Thursday, October 27, 2011

re OWS

Recently, this note was sent out-of-band:
An awesome article by Matt Taibbi, well worth the time to read. When anyone asks what the hell the Occupy Wall Street people are about, this tells it "like it is".

My reply was:
I agree that the ire against brokenness in the system is genuine, and not merely the sour grapes of jealous also-rans. My concern is that the movement, while capable of articulating its displeasure, has not seemed able to propose a remedy. I therefore fear that the movement will end up like the Tea Party, co-opted by persons capable of harnessing their energy for some orthogonal purpose. The Tea Party began as a leaderless movement of people dissatisfied with government, too -- and now look at it.
This isn't to say that nothing done under the name of the Tea Party is good, but it is no longer about restoring representation, bringing government to heel, and introducing a fiscal conservatism long denied Americans by either party. It's taken on a distinct right-wing social cast and appears aligned with extremists within the Republican Party – a party which has just destroyed its "small government" and "fiscal conservatism" branding by presiding over some of the most significant budgetary imbalances in our lifetimes while growing both the size of government and its scope of intrusion into everyday life. The injection of social conservatism strikes me as being at distinct odds with the seemingly libertarian cast the Tea Party movement had at its inception.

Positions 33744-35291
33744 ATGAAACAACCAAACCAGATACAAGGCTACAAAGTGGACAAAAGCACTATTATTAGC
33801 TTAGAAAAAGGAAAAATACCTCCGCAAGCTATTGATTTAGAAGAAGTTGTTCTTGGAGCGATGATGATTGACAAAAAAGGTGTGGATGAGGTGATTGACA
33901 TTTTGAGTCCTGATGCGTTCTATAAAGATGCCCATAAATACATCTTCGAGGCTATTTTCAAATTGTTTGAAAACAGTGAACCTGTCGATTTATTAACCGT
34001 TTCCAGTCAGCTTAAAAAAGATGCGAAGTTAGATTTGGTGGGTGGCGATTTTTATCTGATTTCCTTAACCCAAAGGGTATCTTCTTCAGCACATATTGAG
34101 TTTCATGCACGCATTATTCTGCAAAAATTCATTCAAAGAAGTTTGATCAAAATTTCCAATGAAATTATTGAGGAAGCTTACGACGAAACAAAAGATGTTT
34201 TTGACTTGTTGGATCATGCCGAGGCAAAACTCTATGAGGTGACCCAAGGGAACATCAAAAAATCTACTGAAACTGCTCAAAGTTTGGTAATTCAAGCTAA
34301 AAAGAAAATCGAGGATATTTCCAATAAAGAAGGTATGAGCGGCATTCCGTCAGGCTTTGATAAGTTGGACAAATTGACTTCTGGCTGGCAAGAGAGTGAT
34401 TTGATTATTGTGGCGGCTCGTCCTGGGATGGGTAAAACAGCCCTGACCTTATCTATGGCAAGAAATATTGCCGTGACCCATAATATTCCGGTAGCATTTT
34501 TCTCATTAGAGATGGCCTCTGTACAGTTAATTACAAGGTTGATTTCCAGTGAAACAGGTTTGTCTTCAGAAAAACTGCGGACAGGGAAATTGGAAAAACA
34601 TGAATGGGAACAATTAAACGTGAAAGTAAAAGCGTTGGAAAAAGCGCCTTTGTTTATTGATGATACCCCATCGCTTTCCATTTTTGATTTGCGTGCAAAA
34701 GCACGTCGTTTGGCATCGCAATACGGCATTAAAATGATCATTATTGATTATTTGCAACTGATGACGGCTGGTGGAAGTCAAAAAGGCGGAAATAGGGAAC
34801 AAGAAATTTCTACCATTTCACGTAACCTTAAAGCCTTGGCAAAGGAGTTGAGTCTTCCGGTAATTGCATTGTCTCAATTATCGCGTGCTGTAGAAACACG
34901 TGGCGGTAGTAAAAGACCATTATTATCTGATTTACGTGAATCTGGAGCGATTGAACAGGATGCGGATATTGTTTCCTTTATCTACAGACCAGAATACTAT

While the relation between Republicans in Congress and the Tea Party candidates elected into their midst on the Republican ticket may not be entirely warm and cozy, there's no question that Tea Party candidates are neither Democrats nor Independents. Elected "Tea Party" candidates seem to view their mandate as bringing a no-compromise position on issues that anger their voter base – thereby imperiling business-a-usual vote-swapping operations in Congress – but they don't seem to be proposing the sort of radical change that would be reflective of serious effort to control the problems that seem so connected to the concerns that gave rise to the Tea Party in the first place. Perhaps it is the fate of OWS to pose as a mirror to the Tea Party, sharing an anger at the establishment but supporting a more Democratic-leaning brand of uncompromising, government-skeptical extremism.

Might not be a bad thing, all in all, but it would not set the ship aright either.

The question is: what will?

My proposals all involve changes of a scale that make them politically unlikely, so I've kept their details largely to myself.

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